A close up color photo of a man playing the guitar, wearing a black t-shirt .
Bryan Adams, Hamburg, Germany 2007

Music videos assumed a major role in the promotion of pop rock recordings in 1980s for US exposure. Videos produced many mainstream pop-rockers that saw huge success in and outside of Canada.[91] Success in the larger US market remained the major goal of most, if not all, post-1970 Canadian rock acts; a goal in fact reached with some greater or lesser degree of consistency by several, among them Bryan Adams, Aldo Nova, Loverboy, Saga, Red Rider, Corey Hart, Alannah Myles, Lee Aaron, Tom Cochrane, Honeymoon Suite, Haywire, Doug and the Slugs and Glass Tiger.[4] As well, the era produced the country cowpunk of k.d. lang.[6][7] Bryan Adams would emerge as Canada's superstar of the 80s[92] having been awarded the Order of Canada,[93] and the Order of British Columbia[94] and inducted into Canada's Walk of Fame in 1998 for his contribution to popular music and his philanthropic work. Also notable is Loverboy who accumulated numerous hit songs in Canada[5] and the United States, making four multi-platinum albums.[24] The band's hit singles, particularly "Lovin' Every Minute of It" and "Working for the Weekend" have become hard rock staples, and are still heard on classic rock radio stations across the US and Canada. Loverboy has received five Juno Awards, Canada's highest award for music, in one year, a record that still stands today.[24] The band would later receive an additional three Juno Awards, bringing their total to eight, which is the most received by a single group or individual except Bryan Adams.[3]

Music videos became more and more important as a marketing tool for Canadian bands by the mid-1980s with the debut of MuchMusic in 1984 and MusiquePlus in 1986. Now both English and French Canadian musicians had outlets to promote their music through video in Canada.[95] The networks were not just an opportunity for artists to get their videos played—the networks created VideoFACT, a fund to help emerging artists produce their videos. New wave, glam rock and heavy metal had become the most popular style of rock in the mid-1980s.[96] Acts such as Platinum Blonde, Helix, Toronto, Parachute Club, The Box, Strange Advance, Spoons, Trans-X, Rational Youth, Men Without Hats, Norman Iceberg, Images in Vogue, Headpins, Sheriff, Frozen Ghost, Teenage Head, Idle Eyes, Eight Seconds, The Northern Pikes, Brighton Rock and Martha and the Muffins were along for the new Canadian music video ride.[3] Although many of them, in fact, were only "one-hit wonders".(see One-hit wonders in Canada)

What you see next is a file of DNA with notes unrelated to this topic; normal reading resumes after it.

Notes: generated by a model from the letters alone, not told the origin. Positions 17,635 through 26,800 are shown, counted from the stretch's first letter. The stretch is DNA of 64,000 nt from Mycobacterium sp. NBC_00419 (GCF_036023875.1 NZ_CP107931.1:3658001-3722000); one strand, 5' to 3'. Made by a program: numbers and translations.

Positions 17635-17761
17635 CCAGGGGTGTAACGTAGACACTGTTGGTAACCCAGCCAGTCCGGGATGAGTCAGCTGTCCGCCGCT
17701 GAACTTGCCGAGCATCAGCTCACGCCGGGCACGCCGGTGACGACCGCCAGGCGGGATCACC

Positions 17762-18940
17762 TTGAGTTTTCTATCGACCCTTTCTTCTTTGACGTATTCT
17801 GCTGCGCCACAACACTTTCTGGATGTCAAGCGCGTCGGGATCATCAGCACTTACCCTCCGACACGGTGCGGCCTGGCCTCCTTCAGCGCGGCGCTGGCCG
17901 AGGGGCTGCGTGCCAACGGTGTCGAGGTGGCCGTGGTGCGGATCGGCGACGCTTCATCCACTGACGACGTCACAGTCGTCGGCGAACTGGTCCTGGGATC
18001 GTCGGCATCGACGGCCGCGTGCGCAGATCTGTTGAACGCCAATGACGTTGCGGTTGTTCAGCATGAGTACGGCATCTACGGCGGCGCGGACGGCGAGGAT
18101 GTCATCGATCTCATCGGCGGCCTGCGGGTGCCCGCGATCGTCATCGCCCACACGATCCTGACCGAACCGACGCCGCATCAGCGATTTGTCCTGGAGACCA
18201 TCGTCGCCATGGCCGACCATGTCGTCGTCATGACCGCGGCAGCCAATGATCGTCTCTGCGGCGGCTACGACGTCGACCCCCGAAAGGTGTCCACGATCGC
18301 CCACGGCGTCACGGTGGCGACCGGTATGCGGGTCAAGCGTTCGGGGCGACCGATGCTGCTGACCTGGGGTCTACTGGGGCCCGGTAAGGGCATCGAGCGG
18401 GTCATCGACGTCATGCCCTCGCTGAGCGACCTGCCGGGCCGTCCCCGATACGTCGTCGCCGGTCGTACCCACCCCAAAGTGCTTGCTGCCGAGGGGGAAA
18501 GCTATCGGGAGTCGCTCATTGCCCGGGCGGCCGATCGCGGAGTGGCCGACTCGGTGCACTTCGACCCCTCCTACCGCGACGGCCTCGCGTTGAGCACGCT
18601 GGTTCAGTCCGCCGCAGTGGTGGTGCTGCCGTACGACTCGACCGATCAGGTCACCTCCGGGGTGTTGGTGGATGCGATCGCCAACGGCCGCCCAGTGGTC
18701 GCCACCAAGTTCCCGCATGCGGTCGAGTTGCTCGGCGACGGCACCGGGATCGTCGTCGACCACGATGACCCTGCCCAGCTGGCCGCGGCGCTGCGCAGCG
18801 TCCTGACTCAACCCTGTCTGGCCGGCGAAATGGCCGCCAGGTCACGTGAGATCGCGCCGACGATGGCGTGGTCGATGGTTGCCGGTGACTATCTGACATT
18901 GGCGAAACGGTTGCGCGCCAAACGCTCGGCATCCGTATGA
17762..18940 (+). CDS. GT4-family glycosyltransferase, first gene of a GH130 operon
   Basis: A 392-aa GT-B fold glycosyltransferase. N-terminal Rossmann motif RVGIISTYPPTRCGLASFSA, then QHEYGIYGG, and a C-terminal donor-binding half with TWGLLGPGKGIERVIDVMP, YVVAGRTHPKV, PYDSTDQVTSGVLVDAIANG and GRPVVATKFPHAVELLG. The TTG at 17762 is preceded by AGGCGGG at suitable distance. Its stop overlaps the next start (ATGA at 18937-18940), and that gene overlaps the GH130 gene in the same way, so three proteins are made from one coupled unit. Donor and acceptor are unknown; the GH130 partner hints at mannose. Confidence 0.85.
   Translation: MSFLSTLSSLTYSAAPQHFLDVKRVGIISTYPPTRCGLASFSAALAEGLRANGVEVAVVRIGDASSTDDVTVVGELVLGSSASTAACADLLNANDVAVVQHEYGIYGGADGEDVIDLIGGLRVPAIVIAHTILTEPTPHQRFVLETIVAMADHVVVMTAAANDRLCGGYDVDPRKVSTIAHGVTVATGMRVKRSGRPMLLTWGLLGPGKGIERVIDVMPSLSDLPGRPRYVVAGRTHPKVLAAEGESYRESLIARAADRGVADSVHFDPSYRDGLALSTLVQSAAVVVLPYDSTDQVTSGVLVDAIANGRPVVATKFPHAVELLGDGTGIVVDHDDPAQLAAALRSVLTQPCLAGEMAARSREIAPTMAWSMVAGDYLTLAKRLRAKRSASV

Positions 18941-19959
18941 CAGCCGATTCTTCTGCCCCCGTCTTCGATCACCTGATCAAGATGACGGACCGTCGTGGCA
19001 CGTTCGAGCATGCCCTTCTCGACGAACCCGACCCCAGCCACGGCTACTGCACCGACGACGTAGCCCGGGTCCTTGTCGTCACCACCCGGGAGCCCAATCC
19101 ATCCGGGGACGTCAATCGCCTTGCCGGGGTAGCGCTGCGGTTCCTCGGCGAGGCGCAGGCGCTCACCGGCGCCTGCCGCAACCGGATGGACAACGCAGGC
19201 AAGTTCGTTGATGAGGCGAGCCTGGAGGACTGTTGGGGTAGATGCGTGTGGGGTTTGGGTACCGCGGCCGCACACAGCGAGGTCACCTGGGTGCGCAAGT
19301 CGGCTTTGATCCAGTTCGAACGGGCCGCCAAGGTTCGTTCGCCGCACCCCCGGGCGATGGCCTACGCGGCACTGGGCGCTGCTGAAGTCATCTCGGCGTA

Sarah McLachlan at a 1993 benefit for Clayoquot Sound

In the late 1980s, the Canadian recording industry continued to produce popular acts such as Blue Rodeo. Alternative rock also emerged as an influential genre, with independent artists such as The Tragically Hip, 54-40, Sarah McLachlan, Spirit of the West, The Waltons, Cowboy Junkies, The Pursuit of Happiness, and The Grapes of Wrath all gaining their first widespread attention during this time.[7][89] Also a new wave of Canadian thrash metal bands began to rise up and earned a dedicated following like Anvil, Razor, Voivod, Sacrifice, Sword, Exciter and Annihilator, Canadian metal's biggest selling artist, with sales of close to 2 million units worldwide, with industrial bands Skinny Puppy and Front Line Assembly in the mix, as well as black/death metal band Blasphemy.

Canada's most successful rock artists by the late 1980s have worked in a relatively generic, mainstream pop rock style of the day. Some from the 70s, 80s and 90s, may be ascribed to more specific substyles like Colin James, David Wilcox and Jeff Healey to blues-rock (see Canadian blues). With Stompin' Tom Connors, Great Big Sea and Ashley MacIsaac to folk rock, that saw the start for both styles, a very large following all across Canada.[89][97] Most notable would be Stompin' Tom Connors who typically writes about Canadian lore and history, some of Connors' better-known songs include Big Joe Mufferaw, The Black Donnellys, Reesor Crossing Tragedy, Sudbury Saturday Night and The Hockey Song (aka "The Good Old Hockey Game"), that is frequently played over sound systems at National Hockey League (NHL) games in both Canada and the United States.[98]

1990s[edit]

Barenaked Ladies at Massey Hall 2008.

At the start of the 1990s Canadian rock took a distinctive turn. Just as artists from the 1970s competed with disco, artists from the 1990s were competing with Canadian hip hop and American hip hop on the Video and Radio charts.[99] Glam metal and arena rock had lost its position as Hip hop, alternative rock and grunge became the new sound of the next generation. Canadian publications devoted to Canadian rock and pop music, either exclusively or in tandem with more general editorial content directed to young readers, was expanding rapidly in the 90s.[100] It was a decade of incredible nationalism, at least as far as English-Canadian music was concerned.[101] The 1971 CRTC rules (25% Canadian content on Canadian radio, increased to 30 per cent in the 1980s)[74] finally came into full effect and by the end of the decade, radio stations would have to play 35% Canadian content.[102] This led to an explosion of Canadian bands ruling the Canadian airwaves unlike any era before.[4] This includes The Headstones, The Tea Party, Matthew Good Band, Moist, Sloan, The Gandharvas, Change of Heart, Skydiggers, Eric's Trip, Limblifter, Salmonblaster, supergarage, Shyne Factory, Doughboys, Crash Test Dummies, The Lowest of the Low, 13 Engines, Odds, I Mother Earth, Big Sugar, Glueleg, Age of Electric, Rymes With Orange, Strapping Young Lad, Bif Naked, Rheostatics, The Watchmen, Moxy Früvous, Rusty, Our Lady Peace, The Philosopher Kings, Junkhouse, Wide Mouth Mason, Pure, Thrush Hermit, cub, The Killjoys, Sandbox, Treble Charger, Big Wreck, Propagandhi and The Planet Smashers. Although many of them have not been overly successful in the United States, they remain extremely popular in Canada having much more vitality than their contemporaries from other countries.[103]